As usual, the visuals are expert, grand (widescreen) but purposeful (tight focus). There are low-angle portraits, Key’s alienating laughter and Peele’s action-flick badassery, and individual cutaways for the casings and particular reactions. It’s another elaborate sketch in service of a single basic joke, but the sketch gets at intention vs. interpretation and an even more pressing issue: the consensus that murder is bad but guns are awesome. That’s not snark. Even Peele decides he wants to save lives from gun violence by ending others with gun violence, and that shot of him firing is Hollywood for “awesome.” The more you tug at this thing thematically, the more it reflects The Gun Debate in this perfect combination of acting, writing, and directing and everything else. Radical.

Which is why it’s all the more disheartening to see more of the same gender essentialism comedy that everyone has been peddling since television began and probably before. Peele tells his girlfriend, “You look nice.” And Peele says pissily, “What does that mean?” Key & Peele seems to think the joke is that it’s ridiculous how incomprehensible a woman’s emotional state is. More like a man nursing his entitlement because he’s one of the good ones. Then consider this: “Except for soldiers, athletes are like the toughest dudes we have, right? They’re like big, tough, masculine dudes.” It’s easy to misspeak, but this thing is edited, so what’s left is these old establishment values from people so routinely lobbing grenades in that direction. It’s not that I happen to disagree with Key & Peele so much as it comes off pretty incongruous next to such cinematically sophisticated material. The Obama sketch lets loose on the Nice Guy thing. “Guys, do you ever wake up in trouble?” embraces it whole-heartedly. Don’t they get it?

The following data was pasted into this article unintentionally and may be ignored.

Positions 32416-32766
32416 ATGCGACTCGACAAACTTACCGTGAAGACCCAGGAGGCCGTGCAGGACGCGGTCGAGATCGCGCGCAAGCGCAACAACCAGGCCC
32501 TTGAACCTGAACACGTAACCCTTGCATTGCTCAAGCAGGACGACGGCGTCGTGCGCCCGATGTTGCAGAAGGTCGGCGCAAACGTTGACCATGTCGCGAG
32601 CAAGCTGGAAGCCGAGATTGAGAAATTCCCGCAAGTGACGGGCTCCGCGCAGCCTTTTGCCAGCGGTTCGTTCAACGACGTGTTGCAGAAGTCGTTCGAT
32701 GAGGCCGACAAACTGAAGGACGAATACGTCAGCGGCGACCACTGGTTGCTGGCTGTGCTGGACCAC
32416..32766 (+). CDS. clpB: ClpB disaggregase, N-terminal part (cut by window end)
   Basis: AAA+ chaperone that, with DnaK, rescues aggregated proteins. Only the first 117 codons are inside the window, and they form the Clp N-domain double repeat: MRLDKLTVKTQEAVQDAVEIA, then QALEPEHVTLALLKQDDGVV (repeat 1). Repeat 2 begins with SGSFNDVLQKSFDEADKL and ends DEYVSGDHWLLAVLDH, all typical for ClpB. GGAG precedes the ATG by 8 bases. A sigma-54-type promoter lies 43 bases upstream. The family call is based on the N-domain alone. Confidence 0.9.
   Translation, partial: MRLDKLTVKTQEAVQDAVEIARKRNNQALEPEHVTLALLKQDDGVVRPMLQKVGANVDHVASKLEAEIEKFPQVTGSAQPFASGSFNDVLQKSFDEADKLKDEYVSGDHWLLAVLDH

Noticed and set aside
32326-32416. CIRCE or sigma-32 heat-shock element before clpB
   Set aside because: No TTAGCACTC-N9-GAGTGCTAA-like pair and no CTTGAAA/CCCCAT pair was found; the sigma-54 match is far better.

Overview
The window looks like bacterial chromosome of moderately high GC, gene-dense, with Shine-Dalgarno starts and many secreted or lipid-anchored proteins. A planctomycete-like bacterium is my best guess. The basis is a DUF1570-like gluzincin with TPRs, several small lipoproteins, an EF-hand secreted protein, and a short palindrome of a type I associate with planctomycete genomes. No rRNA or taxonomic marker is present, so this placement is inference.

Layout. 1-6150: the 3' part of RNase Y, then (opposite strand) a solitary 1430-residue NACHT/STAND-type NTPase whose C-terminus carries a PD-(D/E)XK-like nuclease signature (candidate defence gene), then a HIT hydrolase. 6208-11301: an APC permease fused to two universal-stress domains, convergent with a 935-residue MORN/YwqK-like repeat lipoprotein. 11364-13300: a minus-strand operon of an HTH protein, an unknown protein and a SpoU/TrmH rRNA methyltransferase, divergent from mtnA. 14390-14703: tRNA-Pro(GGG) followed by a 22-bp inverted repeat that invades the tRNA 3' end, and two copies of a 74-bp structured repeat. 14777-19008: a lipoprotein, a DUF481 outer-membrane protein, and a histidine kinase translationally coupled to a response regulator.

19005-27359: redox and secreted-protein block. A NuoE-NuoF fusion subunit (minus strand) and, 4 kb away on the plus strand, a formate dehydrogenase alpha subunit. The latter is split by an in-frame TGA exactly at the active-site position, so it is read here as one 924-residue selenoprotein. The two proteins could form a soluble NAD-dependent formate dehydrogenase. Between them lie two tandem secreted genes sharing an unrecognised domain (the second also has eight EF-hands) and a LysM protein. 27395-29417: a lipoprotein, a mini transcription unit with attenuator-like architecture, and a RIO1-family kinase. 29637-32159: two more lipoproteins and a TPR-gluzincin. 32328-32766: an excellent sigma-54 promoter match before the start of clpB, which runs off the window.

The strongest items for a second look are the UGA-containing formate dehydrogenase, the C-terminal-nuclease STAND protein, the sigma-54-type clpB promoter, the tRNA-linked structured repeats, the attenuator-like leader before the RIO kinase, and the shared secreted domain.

Stray observations:

  • The best translation comes when Michelle caresses Barack’s cheek, cooing, “You,” and giggling. Katendra slaps Luther across the face and then flashes him a weapons-grade expression of repulsion.
  • There were other sketches, too, but Peele in the coat room is another A+. The camera pans close along a pile of naked bodies undulating, and a flustered, dorky, high-pitched, lispy Peele babbles, “Carol, I don’t know if you’re in there somewhere, thanks for the invitation, I really enjoyed myself, I’ll see you at work tomorrow.”
  • Peele’s performance in the soccer sketch is heaven-worthy, convulsing, winking at St. Peter, and jumping back down to Earth, winning the game. As the commentator says, “So many rules clearly broken leading up to that goal but they’ve allowed it. Power Falcons win this match!” (Don’t worry, the other team was the Rhinos.)
  • Key doesn’t really get spoilers: “This is not integral to the story: Bruce Willis is a ghost.”